As people around the world have increasingly moved inside over the past couple of weeks, we’ve seen music and podcast listening change in a variety of ways.
For example, with fewer people streaming from their cars during their daily commutes and an increase in working from home, more people are streaming across devices like computer desktops, TVs, smart speakers, and gaming consoles. There’s also been an increase in cooking- and housework-themed playlists, showing that people are primarily focusing on family and domestic tasks instead of music intended for get-togethers. Self-improvement podcasts (think wellness, meditation) are seeing an uptick as well.
Spotify has released the following data based on listening from March 19 to 25, when much of the world had committed to staying home. (Before you ask, yes, streaming of The Police’s “Don’t Stand So Close to Me” saw more than a 135% spike in streams in recent weeks — an important reminder to keep 6 feet [2 meters] of distance from anyone outside your household.)”
There’s an increased interest in news podcasts.
Knowledge is power—and Spotify listeners have been checking out podcasts like Coronavirus: Fact vs. Fiction (CNN), Coronavirus Global Update (BBC), and Don’t Touch Your Face (Foreign Policy). Gimlet’s show Science Vs also has a few recent episodes on the COVID-19 outbreak.
Parents are playing music and podcasts for their children.
Right now, parents are facing a new challenge: keeping their kids safe and entertained — and maybe even helping them learn something — while they try and get their own work done. Due to this, we’ve seen an increase in the streaming of Kids & Family content, particularly music to help kids sleep. In fact, both children’s music and classical have seen boosts over the past week.
Listeners are in a more “chill” music mood.
During this time we’ve also noticed that the songs Spotify listeners are adding to their playlists are more “chill”—meaning they’re more acoustic, less danceable, and have lower energy than songs previously added. Plus, the music tends to be more instrumental, featuring instruments rather than vocals. Looking for your own calm inspiration?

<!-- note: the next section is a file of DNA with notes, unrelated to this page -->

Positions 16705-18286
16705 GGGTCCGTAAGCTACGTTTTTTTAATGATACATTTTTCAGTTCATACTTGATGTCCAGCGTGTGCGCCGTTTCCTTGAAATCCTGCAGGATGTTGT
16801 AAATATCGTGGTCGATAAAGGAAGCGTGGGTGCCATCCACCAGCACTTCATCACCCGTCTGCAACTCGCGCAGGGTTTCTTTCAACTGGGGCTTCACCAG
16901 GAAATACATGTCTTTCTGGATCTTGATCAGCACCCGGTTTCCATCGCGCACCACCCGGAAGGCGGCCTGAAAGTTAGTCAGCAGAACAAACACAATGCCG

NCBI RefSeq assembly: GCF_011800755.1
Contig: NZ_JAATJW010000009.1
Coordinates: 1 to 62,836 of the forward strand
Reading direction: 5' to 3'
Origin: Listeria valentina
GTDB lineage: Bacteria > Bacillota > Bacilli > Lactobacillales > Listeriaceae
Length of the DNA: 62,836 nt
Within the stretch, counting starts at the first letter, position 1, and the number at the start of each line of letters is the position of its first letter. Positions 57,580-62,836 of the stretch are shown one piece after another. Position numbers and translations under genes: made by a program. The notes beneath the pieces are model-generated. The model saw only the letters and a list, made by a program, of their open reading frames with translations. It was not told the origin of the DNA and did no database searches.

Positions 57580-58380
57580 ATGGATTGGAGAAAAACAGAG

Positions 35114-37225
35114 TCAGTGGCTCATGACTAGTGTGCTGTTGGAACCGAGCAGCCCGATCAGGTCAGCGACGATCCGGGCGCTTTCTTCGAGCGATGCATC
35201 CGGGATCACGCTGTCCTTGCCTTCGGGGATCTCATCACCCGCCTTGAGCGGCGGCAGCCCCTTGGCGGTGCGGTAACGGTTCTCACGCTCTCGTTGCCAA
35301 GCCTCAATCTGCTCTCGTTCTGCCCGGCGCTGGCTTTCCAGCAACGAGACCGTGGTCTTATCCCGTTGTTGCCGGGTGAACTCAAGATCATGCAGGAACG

Playlist collaboration and social sharing is bringing people together.
We’ve seen an increase in collaborative playlists during this time frame, allowing people to connect over shared music and have virtual jam sessions together. Plus, Spotify users are sharing more content on their social networks than usual, so they can let their friends and followers know what they’re up to from afar.
Artists who livestream concerts are seeing a spike in listening.
Now that live tours are postponed, many artists are staging virtual concerts online. Afterward, listeners are heading to Spotify to stream the artists—giving them a similar bump to the one artists typically see after live concerts. James Blake, Indigo Girls, Ben Gibbard, Chloe x Halle, Code Orange, and Jewel are just a few of the many artists to see spikes in streaming so far.
Podcasts and playlists are helping people keep fit and healthy.
Listeners have been taking time for themselves and making their health and wellness a top priority. More people have been listening to podcasts in the Health & Fitness and Lifestyle & Health categories in the past week, with users also streaming more podcasts with the words “cooking” or “recipes” in the title or description. When it comes to playlists, users are creating and following more workout playlists than they were a month ago, and streams of running, yoga, nature sounds, and meditation playlists are up.
The songs people sing on balconies inspire streaming.
In Italy and Spain, residents have taken to singing songs together from apartment balconies and windows, especially in honor of health care providers and first responders. Two of the songs sung in Italy have soared: streams of “Abbracciame” increased by 820% on March 13, and streams of “Azzurro” soared more than 715% on March 14. In Spain, streams of the ’80s track “Resistiré” (I Will Resist) by Duo Dinamico leapt by more than 435% starting March 15, after videos of the event started circulating on social media.